When users have been consolidated within a service account, any new boards that they create will automatically be owned by that service account, rather than by the individual users. This ensures that all current and all future project assets are owned by the service account, i.e. by the company, rather than by individual users.
It’s still possible for individual users to have privacy within the service account: for sensitive work (e.g. personnel matters) they can adjust the privacy of individual boards to be “share with board team only”. When the privacy is set to board team only, the board will be visible only to the people who are specifically added by the Board Admins to the board’s team.
The Account Owner, i.e. the service account, will always have access to every board within that account, regardless of the board’s privacy settings. This is consistent with how other organizational assets are currently managed: if you have a work email, for example, you expect to have privacy from your coworkers, but you know that the company’s IT department will always have access to your email if they need it — and your email doesn’t really belong to you, but to your employer.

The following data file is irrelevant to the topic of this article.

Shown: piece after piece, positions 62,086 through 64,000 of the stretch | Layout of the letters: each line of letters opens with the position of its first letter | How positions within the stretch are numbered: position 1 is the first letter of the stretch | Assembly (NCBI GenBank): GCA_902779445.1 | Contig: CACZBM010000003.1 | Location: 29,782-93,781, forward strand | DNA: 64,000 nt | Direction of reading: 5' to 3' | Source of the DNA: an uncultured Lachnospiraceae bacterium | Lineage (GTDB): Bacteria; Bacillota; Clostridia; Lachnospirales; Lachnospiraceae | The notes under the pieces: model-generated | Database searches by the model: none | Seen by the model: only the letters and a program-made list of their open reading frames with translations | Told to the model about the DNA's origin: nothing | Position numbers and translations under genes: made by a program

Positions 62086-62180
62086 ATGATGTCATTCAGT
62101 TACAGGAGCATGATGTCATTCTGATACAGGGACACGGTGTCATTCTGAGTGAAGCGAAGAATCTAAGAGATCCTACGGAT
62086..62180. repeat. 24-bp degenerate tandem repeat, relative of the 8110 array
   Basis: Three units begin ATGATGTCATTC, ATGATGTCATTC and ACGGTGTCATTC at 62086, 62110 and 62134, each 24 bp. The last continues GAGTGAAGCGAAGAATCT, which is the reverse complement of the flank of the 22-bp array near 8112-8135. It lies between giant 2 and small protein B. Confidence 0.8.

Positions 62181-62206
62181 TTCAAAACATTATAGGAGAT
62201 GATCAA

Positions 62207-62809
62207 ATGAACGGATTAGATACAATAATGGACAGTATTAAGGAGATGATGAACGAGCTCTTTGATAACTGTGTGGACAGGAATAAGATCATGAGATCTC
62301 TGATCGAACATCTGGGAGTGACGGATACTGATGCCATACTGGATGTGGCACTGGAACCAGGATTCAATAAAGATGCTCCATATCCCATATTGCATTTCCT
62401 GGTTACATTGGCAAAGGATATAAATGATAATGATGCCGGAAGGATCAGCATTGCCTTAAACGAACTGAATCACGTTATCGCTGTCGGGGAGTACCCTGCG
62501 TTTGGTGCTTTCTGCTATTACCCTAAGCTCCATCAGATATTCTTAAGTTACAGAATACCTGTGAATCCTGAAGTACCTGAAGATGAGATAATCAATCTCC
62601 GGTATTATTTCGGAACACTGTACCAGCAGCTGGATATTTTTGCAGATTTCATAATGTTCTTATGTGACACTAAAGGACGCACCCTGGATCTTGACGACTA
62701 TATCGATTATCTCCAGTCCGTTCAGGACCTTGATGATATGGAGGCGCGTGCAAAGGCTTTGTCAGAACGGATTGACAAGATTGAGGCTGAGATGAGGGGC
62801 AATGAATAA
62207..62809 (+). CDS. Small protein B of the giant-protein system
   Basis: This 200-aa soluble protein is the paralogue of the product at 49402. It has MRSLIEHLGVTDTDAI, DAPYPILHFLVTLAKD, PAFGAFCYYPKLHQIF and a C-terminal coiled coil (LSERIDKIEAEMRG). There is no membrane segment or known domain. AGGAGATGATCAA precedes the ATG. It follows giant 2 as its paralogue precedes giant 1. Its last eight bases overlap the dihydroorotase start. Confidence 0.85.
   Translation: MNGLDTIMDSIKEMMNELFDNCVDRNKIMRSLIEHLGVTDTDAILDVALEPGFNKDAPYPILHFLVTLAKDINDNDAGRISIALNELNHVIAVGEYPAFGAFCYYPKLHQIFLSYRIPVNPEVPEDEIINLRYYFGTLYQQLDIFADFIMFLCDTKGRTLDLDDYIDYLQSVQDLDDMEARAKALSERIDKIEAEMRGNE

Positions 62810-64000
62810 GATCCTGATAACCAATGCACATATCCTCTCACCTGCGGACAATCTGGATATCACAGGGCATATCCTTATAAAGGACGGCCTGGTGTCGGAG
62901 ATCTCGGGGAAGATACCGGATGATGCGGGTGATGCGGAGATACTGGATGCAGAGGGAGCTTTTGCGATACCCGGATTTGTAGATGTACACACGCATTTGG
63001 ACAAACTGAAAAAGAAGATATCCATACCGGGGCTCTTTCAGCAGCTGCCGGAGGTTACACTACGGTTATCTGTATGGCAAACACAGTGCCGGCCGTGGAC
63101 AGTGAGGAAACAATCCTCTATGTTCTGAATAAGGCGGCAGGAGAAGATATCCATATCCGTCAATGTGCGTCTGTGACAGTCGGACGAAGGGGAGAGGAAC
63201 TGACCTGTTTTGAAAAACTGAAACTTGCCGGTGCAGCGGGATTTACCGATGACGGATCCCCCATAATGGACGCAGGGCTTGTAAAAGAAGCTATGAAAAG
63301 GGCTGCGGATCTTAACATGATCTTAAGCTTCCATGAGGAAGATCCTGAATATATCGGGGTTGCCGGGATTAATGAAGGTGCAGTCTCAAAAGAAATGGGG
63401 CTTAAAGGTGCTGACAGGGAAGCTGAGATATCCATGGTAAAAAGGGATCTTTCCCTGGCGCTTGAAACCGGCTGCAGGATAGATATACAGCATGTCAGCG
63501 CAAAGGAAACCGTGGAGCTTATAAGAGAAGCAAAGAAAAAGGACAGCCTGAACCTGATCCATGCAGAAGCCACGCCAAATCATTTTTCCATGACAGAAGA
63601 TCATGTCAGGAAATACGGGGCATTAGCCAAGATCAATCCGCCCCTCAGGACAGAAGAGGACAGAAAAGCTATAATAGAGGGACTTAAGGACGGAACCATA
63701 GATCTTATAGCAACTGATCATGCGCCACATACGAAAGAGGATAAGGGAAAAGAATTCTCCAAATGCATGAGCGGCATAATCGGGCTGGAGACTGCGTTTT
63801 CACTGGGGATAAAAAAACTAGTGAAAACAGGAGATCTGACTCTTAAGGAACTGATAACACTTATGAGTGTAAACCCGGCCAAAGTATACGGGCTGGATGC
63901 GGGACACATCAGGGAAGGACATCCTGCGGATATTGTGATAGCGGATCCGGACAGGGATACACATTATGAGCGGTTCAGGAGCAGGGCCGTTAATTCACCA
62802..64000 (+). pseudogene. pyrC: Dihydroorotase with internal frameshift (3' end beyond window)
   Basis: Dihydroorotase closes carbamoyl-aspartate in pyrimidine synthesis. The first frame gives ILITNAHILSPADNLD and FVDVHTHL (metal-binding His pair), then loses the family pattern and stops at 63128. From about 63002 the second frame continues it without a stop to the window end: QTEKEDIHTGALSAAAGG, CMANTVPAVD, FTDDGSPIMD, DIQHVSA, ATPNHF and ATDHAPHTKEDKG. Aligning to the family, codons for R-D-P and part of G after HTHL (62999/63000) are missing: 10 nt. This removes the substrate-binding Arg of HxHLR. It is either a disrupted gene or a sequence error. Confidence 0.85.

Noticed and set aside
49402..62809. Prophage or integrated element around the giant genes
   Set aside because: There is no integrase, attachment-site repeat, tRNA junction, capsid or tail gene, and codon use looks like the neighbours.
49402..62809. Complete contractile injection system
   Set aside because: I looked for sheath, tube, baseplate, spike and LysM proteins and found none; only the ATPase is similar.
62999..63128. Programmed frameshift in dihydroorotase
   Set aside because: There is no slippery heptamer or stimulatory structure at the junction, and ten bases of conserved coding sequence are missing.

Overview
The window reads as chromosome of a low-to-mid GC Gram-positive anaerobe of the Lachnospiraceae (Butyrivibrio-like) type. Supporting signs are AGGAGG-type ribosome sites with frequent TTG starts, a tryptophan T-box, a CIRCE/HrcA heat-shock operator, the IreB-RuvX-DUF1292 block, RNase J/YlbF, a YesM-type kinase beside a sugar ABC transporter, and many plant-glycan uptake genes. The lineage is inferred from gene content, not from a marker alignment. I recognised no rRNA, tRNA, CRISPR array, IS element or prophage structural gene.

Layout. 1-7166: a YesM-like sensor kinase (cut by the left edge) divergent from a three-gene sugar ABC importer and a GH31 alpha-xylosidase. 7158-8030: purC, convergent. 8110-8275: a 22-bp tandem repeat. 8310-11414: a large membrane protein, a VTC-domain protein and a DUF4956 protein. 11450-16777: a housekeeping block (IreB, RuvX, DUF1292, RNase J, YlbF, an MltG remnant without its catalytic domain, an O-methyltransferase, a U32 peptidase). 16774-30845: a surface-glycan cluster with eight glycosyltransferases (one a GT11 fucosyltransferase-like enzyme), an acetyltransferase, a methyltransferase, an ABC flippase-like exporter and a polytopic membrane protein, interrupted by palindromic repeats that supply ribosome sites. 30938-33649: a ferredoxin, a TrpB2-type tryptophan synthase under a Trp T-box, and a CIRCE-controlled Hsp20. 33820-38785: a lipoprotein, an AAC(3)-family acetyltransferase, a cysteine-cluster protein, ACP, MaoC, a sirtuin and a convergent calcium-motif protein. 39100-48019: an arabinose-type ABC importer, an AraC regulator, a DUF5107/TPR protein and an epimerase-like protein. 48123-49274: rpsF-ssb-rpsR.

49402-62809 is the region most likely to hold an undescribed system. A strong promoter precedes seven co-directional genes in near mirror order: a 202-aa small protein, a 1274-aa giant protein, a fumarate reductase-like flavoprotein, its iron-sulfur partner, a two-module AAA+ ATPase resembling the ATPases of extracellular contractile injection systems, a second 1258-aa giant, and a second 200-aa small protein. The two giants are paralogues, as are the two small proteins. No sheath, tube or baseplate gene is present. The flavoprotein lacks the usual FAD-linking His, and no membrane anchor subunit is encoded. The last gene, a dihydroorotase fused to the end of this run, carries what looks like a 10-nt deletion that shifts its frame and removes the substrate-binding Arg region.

If you hide a column from your view of a Task Board or Scrum Board, Kerika now makes it clear whether this column has any cards or not:
In the example shown above, the Release Notes column is empty, so it is shown in a light shade of grey, while the Final Review column has at least one card, and it is shown in black.
Kerika also helps you see, at a glance, whether the columns you are hiding have any updates you haven’t caught up on, or cards that are overdue: